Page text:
I lied. I said it was going to be our last question, but I thought of one other that I want to give you before we take off please. I think it’s really important. In terms of manager selection and the importance of the due diligence process, which I believe we do a very good job of at Creative Planning, vetting these companies to ensure that hopefully we’re giving our clients the access to some of the best managers in the world that are in these spaces. But can you speak a little bit just to the importance of really understanding what you’re owning in the private markets.


From our mandate and what the historical empirical data and academic research supports that in the private market space, you really want to make sure you’re working with firms that have decades of track record. Huge scaled resources, the efficiencies because in the dynamics, the rules and regulations in the private markets are different than the public markets. There is scale advantages. There are information advantages. You want to work with people that have the large teams, have the information, have done successful deals in the past. Again, working with the largest players, working with them from an optimized pricing standpoint, an optimized access standpoint. The data supports. You don’t want to invest with anything that is a fly by night. Maybe they got lucky recently. They have a long-term institutional track record of successfully executing upon is even of more paramount importance in the private market space. And that’s how we focus on that. Because it’s extraordinary what these large private market partners have, the scale they have.


It’s definitely a fat head, long tail industry. A lot of companies that you wouldn’t want to invest in and some of the best have a great tremendous track record of overperformance course past performance, no guarantee of future results. We’ll put that disclaimer in there. I’ve been speaking with Creative Planning Chief Investment Officer, Jamie Battmer. If you do not own any private investments, this conversation has prompted you to think, am I as diversified as I maybe I think I am, and you’d like to speak with one of our wealth managers just like myself. You can visit creativeplanning.com/radionow to schedule your free consultation to discuss these private market investments and anything else that’s on your mind related to taxes, investments, or your estate planning. Jamie, thank you for joining me here on Rethink Your Money.


Thanks a lot for having me.


The world is getting older. It’s getting older fast. If you look at the world broadly, about 9.7% of the entire population is age 65 or older today. In about 25 years, by the year 2050, that’ll jump to 16.4%. Put another way, the United Nations predicts that one in six people will be 65 or older by the year 2050. Getting investments right for that world is a particular concern to pension funds. If you look at a massive cohort managing about 50 trillion globally, they’re already thinking about how do they align investment strategies to ensure that they meet liabilities for future retirees. And many of those principles apply to you as an individual investor looking to drive income that you won’t outlive as well over the course of your retirement. Eric Wiseman, a portfolio manager at $607 billion MFS Investment management out of Boston said, “We think of demographics as a slow moving train and it’s not. It’s a train that’s barreling toward us and if you don’t get off the tracks, you’re going to get run over.”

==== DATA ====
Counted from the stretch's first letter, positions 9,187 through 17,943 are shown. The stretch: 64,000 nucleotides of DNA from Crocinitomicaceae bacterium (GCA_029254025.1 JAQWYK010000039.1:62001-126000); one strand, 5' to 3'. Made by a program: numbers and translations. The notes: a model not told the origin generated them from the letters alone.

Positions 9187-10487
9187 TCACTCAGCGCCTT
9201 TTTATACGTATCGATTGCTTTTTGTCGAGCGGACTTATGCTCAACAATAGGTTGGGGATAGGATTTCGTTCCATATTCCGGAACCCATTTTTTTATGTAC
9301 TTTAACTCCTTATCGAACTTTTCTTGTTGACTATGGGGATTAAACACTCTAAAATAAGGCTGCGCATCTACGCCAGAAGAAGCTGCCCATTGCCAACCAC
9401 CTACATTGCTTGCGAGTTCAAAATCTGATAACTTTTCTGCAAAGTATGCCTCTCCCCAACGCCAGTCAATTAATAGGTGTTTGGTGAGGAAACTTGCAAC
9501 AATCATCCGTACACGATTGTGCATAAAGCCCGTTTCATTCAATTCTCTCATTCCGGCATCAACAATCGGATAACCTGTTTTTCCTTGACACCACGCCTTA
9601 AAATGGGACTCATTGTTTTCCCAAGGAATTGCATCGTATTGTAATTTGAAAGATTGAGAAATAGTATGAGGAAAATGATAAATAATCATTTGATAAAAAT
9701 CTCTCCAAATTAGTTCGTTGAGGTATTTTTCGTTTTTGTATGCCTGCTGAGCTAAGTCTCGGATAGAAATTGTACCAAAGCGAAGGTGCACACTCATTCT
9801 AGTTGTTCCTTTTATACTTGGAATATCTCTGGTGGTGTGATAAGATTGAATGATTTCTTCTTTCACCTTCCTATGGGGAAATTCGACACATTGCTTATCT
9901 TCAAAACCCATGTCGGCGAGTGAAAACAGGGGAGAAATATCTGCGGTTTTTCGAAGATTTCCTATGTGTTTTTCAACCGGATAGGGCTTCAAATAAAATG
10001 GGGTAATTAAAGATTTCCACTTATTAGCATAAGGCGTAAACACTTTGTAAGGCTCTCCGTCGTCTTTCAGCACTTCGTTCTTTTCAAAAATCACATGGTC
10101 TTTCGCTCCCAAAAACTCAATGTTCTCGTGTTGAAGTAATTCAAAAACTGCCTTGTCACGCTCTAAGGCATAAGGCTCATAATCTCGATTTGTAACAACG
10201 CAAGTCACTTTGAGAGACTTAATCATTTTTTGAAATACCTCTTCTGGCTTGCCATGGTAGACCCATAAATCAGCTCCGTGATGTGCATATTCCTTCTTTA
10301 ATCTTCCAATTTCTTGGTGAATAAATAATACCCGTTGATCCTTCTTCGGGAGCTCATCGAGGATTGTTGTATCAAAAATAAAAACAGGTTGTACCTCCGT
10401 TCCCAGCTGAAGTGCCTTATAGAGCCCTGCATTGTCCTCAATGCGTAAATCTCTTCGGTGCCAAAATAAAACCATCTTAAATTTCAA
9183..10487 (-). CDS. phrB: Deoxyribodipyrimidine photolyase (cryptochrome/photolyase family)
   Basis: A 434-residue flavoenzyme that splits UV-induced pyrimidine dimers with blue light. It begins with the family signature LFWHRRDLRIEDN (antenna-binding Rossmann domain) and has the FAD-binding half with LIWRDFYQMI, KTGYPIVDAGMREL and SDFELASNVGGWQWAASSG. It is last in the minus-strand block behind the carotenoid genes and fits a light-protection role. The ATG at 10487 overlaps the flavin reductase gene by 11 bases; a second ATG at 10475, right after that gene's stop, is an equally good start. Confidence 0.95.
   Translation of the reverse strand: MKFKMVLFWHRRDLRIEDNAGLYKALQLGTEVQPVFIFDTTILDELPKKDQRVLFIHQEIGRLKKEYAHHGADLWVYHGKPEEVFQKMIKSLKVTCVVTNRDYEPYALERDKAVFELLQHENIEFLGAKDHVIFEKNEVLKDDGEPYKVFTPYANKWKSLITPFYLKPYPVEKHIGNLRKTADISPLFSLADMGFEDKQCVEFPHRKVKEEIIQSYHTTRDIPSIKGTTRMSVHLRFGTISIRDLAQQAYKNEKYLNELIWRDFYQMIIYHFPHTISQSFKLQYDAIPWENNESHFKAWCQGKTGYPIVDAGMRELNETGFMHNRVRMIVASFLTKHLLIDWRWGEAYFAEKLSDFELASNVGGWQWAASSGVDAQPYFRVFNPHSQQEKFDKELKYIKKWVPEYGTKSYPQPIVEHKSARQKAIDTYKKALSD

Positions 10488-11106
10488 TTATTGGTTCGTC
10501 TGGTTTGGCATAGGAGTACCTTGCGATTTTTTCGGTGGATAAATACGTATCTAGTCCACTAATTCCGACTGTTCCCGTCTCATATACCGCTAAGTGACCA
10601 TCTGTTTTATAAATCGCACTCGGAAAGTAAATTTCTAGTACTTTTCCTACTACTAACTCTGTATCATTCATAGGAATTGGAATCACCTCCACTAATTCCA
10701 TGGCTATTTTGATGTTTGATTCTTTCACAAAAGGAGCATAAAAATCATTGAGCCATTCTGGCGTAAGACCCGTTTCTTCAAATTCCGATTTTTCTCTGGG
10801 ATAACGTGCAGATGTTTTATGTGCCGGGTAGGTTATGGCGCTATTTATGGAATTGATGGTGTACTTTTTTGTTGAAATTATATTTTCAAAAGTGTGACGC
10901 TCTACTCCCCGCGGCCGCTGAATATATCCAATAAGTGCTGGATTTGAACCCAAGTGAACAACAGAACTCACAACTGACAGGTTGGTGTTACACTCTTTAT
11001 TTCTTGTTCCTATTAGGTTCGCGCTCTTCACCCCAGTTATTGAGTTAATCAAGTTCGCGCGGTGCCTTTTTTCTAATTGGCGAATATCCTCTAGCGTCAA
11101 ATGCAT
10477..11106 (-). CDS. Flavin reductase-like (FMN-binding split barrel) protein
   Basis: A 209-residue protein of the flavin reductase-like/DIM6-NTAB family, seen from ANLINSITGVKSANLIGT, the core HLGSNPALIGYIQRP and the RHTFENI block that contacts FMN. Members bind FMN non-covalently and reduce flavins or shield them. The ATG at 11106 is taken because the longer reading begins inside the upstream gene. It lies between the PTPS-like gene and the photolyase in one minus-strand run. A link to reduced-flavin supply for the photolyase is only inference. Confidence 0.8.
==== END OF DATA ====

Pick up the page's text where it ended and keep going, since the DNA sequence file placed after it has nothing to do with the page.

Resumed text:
Wiseman is among those coming around to the view that its birth rates continue to fall in populations age. Companies are going to have to fight for workers, which will boost wages and hold inflation potentially stickier than desirable. If we head back to 1971, so about 50 years ago, we were at 2.27 kids per woman in America. Now today we’re at 1.66. China, I mean this was wild, went from 5.52 kids per woman 50 years ago to 1.16. Bloomberg had an article recently that spoke of this saying that the US is running very high debt levels and we’re just about to hit a lot of these age-related challenges that are unfunded. Yields on longer dated treasuries are not really compensating investors for the longer term risks that they present.

Learn from a common mistake that I see in many retirees, and that is they get far too conservative, far too early in their life. It’s easy at 65 or 70 years old to say, “Well, I should have 65 or 70% of my portfolio in bonds because I’ve heard that’s what you’re supposed to do. And I’m not a spring chicken anymore. Hey John, I’m in retirement. I’m not going back to work. I need this money to last me for the rest of my life. I need to downshift my risk.” Sounds logical, right? Except for having your age in bonds, which is one of the dumbest, least logical shortcuts that has ever gained traction. Within personal finance, it makes no sense. You might be 75 years old but have very little need for money because of a pension or an inheritance or strong social security, maybe no debt of any kind, low cost of living.